"And as we were about to get out of the wagon, I felt as if a magnet was drawing my eyes, and I turned around and looked into the eyes that were so grand and so wise and so comprehending of everything in the world that they took my breath away. I said, 'Oh, there is the Master!' And of course it was He. He was sitting in the little house that was built on the wall where He used to write His Tablets, and He sat low in the room and the window was high, so that all we could see of His face was just from the top of His nose up, His eyes and His turban, and these wonderful eyes were looking at us. We will never forget those eyes, because they expressed the sympathy and love that seemed to encompass the whole world, and a wisdom that could guide the world."

In the Persian Pilgrim House, the party was greeted by Shoghi Effendi, who came bringing flowers. At that time he was one of the Master's secretaries.

Mrs. Ford further recounts some of her experiences: "One night we were sitting at the table with 'Abdu'l-Bahá. He always placed me on His left. He smiled at me and said, 'Your name is Bahíyyih. Bahíyyih means light, but unless you have something within you, something back of it, there is no light.' And I realized the challenge He gave me just then. Another time we were told that we could have an interview with 'Abdu'l-Bahá and mother went with me when I had one. I asked Him 'What can I do to serve this Faith!' The Master paced up and down the room several times and then He turned and looked at me and said. 'Study. Study. Study.' So many times the Master would repeat things three times. That was the Message for me. Always the Master knew the thing that would bring fullest development into the individual's life. If it was requested, He guided the person to it."

Every day He came and had luncheon with the pilgrims over in the Pilgrim House, and at night pilgrims would go to His home to have dinner.

Bahíyyih Ford recalled that "There was a perfectly wonderful person who always sat on the right of 'Abdu'l-Bahá at dinner. His name was Haydar-'Ali and he had been a follower of Bahá'u'lláh and was so meek and so beautiful. His hands would shake so that he could not eat. He was such an old, old man, and 'Abdu'l-Bahá would feed him with such tenderness. One day I saw him sitting out in the garden and I asked him what he had ever done. Of course, he could not speak English and I could not speak Persian, but we somehow seemed to understand. A man came along to interpret just then, and I told him what I had asked: 'What have you done to serve the Faith?'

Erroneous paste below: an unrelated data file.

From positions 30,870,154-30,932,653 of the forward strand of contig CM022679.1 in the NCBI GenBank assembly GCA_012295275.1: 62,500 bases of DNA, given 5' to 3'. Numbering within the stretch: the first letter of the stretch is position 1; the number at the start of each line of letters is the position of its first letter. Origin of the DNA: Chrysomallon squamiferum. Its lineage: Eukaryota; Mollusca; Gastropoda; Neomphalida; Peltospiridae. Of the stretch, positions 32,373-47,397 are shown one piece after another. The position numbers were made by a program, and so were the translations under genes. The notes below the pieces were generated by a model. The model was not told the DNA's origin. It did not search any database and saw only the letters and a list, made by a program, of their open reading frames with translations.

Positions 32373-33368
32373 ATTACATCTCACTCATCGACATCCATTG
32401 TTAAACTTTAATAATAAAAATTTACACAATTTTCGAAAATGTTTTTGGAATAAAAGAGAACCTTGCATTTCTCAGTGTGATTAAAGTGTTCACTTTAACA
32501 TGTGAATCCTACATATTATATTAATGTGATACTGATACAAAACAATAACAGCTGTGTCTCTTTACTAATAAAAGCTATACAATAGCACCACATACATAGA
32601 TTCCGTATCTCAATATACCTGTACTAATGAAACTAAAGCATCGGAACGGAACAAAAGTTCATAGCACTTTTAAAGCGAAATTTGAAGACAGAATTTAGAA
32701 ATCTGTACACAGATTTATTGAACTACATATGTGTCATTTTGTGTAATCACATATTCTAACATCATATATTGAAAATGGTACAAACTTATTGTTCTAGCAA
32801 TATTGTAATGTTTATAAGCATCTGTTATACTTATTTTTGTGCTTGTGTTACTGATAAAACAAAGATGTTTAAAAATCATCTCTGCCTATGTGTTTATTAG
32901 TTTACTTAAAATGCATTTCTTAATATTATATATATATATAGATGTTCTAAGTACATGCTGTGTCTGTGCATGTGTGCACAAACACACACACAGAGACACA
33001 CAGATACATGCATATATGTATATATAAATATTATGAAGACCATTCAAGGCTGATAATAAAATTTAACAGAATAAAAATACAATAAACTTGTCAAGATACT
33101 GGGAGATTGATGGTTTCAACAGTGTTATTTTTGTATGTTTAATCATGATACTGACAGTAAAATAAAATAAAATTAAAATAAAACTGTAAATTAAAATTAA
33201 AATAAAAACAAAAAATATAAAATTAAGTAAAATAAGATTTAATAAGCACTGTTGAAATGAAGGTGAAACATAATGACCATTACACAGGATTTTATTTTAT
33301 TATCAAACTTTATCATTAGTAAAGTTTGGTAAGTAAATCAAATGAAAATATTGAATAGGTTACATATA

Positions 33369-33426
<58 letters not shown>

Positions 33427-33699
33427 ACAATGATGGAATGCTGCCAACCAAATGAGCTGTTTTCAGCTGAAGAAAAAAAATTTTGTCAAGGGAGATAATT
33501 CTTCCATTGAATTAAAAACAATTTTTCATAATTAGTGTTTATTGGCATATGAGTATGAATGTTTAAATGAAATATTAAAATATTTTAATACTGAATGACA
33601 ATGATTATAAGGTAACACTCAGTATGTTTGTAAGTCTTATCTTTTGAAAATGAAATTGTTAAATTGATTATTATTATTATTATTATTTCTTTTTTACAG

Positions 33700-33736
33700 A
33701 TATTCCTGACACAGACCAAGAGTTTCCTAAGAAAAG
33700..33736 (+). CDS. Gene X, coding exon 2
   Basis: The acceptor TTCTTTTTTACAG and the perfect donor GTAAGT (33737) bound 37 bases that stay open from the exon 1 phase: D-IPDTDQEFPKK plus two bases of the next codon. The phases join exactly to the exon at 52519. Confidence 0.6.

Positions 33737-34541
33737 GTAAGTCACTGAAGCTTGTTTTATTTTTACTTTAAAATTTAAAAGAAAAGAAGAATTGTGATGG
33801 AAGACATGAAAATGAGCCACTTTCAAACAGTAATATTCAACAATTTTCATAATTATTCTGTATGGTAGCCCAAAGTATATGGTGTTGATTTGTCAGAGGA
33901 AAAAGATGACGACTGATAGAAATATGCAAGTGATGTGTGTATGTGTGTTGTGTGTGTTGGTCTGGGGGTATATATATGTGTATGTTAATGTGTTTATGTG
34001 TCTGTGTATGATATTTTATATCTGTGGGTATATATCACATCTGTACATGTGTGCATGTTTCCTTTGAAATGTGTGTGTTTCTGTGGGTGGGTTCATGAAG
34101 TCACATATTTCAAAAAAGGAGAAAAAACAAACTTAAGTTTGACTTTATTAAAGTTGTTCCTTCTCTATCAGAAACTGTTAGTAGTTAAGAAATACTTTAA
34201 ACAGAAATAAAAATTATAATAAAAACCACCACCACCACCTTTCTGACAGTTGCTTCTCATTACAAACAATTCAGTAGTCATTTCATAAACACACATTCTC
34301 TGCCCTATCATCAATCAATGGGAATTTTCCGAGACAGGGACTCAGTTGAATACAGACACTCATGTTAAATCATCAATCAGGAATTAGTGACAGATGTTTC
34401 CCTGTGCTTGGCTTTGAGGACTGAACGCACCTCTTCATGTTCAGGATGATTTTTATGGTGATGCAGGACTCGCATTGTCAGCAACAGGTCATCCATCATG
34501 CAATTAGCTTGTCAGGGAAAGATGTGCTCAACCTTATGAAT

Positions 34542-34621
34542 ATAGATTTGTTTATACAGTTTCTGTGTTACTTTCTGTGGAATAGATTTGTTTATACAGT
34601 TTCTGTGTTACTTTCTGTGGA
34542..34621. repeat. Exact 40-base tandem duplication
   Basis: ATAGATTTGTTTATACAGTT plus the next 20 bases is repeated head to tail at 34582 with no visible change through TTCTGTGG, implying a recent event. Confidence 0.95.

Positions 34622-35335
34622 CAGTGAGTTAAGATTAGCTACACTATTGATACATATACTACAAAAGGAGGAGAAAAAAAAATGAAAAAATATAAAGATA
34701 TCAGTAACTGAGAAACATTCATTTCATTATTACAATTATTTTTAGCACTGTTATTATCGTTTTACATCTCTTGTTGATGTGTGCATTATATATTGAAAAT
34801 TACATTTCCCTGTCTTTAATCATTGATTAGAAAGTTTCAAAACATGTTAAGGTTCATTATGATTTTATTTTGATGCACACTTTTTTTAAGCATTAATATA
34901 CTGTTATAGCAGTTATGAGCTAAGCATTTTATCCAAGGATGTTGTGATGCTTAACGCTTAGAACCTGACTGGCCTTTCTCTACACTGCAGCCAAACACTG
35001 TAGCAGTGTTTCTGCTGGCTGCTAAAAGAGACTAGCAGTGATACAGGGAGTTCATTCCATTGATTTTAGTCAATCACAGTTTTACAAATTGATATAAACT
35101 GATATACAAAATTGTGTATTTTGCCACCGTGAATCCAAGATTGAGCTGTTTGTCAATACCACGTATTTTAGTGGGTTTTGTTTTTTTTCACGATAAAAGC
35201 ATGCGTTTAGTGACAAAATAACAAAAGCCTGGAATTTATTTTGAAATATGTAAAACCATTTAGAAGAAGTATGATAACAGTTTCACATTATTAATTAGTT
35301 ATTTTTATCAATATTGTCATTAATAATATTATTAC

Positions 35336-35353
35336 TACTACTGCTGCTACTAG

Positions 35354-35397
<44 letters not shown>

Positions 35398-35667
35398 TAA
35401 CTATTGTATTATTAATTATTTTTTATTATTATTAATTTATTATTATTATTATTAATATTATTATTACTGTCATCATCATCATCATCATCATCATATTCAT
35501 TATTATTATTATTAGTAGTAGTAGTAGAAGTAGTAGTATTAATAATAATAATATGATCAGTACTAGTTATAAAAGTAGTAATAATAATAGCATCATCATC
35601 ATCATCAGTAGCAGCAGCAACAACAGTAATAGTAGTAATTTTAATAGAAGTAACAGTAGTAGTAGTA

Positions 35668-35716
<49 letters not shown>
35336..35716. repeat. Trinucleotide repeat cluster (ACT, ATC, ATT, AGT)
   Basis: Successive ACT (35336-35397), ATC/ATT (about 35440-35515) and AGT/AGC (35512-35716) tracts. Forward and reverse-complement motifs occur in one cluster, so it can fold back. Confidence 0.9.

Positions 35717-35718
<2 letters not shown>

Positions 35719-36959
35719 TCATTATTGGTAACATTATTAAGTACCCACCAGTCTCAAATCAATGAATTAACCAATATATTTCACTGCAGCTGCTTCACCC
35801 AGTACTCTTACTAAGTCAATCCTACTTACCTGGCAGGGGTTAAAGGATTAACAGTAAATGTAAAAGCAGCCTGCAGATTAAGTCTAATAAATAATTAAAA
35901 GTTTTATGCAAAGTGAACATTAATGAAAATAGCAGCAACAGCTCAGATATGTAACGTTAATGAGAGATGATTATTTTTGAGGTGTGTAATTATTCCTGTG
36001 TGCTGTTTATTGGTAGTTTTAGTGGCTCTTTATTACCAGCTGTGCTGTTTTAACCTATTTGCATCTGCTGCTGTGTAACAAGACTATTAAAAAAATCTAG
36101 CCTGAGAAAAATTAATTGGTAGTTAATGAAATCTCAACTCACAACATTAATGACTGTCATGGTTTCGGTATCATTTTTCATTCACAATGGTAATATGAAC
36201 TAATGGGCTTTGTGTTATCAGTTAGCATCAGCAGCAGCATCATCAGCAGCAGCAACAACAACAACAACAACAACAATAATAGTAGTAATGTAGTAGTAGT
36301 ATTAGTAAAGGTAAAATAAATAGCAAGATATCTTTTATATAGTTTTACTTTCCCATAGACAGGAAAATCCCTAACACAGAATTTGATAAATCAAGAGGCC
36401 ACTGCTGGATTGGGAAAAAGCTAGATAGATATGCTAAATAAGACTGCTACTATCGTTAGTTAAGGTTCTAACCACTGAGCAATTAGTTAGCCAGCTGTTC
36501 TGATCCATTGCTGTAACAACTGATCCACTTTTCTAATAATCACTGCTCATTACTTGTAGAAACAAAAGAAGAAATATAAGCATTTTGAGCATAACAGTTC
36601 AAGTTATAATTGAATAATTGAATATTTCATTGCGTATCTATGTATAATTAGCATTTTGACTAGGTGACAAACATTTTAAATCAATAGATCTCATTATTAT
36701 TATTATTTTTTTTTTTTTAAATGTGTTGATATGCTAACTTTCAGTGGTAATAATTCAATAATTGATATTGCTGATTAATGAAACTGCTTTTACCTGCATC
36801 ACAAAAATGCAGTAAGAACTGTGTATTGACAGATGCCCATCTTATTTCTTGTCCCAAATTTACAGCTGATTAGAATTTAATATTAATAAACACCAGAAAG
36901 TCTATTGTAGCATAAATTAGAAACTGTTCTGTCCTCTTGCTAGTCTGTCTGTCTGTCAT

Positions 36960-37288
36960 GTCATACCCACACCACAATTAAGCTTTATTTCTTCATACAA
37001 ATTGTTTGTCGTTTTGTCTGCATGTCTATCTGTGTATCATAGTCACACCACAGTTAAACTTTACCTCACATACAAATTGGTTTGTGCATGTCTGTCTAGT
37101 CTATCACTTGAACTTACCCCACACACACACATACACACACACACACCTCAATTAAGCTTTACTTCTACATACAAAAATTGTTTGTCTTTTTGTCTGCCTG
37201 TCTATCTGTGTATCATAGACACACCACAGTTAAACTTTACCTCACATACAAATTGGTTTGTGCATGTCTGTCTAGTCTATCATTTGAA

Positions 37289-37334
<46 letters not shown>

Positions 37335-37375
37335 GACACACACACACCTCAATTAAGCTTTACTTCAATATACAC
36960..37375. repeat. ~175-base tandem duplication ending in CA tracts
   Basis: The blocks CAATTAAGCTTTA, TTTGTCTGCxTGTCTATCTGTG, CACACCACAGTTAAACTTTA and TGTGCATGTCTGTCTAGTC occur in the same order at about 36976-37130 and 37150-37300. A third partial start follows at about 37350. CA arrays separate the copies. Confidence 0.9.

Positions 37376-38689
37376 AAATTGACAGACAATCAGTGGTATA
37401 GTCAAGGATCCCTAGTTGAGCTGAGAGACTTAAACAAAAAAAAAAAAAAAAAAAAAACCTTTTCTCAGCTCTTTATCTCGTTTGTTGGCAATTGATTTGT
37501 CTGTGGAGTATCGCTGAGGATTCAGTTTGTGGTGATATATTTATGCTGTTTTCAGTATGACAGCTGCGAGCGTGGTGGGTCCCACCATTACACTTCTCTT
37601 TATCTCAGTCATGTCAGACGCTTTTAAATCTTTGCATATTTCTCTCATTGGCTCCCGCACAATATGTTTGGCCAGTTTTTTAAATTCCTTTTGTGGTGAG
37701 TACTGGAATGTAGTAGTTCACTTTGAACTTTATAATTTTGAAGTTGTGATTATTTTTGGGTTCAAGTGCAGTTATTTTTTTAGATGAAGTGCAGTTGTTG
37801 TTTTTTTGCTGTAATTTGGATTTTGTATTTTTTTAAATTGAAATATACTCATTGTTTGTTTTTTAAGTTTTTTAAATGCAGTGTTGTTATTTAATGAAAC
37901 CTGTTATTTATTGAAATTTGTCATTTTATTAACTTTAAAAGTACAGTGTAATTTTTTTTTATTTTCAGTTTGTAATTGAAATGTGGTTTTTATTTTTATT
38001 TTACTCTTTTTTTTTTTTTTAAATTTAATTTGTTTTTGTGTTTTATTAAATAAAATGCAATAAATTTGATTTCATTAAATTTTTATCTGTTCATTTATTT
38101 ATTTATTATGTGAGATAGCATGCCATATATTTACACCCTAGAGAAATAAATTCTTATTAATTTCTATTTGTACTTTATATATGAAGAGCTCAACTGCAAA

"Haydar-'Ali looked up with his eyes to heaven and said, 'I have not done as much as an ant could do in the path of God.' And then the interpreter told me that he had been dragged across the desert, tied in a bag to a camel, and that his whole life had been one series of martyrdoms. Yet, he had said, 'I have not done as much as an ant could do in the path of God'."

Young Bahíyyih was impressed with the question the Master was always asking: "Are you happy? Are you happy?"

(Based on Notes of Bahíyyih Ford, typed sheets sent by Mrs. Ford from South Africa.)

The Master at Seventy-five

Dr. J. E. Esslemont, author of the often-printed Bahá'u'lláh and the New Era, was 'Abdu'l-Bahá's guest in Haifa for two and a half months in the winter of 1919-1920. He described what he observed: "At that time, although nearly seventy-six years of age, He was still remarkably vigorous, and accomplished daily an almost incredible amount of work. Although often very weary He showed wonderful powers of recuperation, and His services were always at the disposal of those who needed them most. His unfailing patience, gentleness, kindliness, and tact made His presence like a benediction. It was His custom to spend a large part of each night in prayer and meditation. From early morning until evening, except for a short siesta after lunch, He was busily engaged in reading and answering letters from many lands and in attending to the multitudinous affairs of the household and of the Cause. In the afternoon He usually had a little relaxation in the form of a walk or a drive, but even then He was usually accompanied by one or two, or a party, of pilgrims with whom He would converse on spiritual matters, or He would And opportunity by the way of seeing and ministering to some of the poor. After His return He would call the friends to the usual evening meeting in His salon. Both at lunch and supper He used to entertain a number of pilgrims and friends, and charm His guests with happy and humorous stories as well as precious talks on a great variety of subjects, 'My home is the home of laughter and mirth,' He declared, and indeed it was so. He delighted in gathering together people of various races, colors, nations, and religions in unity and cordial friendship around His hospitable board. He was indeed a loving Father not only to the little community at Haifa, but to the Bahá'í community throughout the world." (Bahá'u'lláh and the New Era, April 1970 edition, J. E. Esslemont, pp. 76-77.)

"Go Out with Gladsome Heart"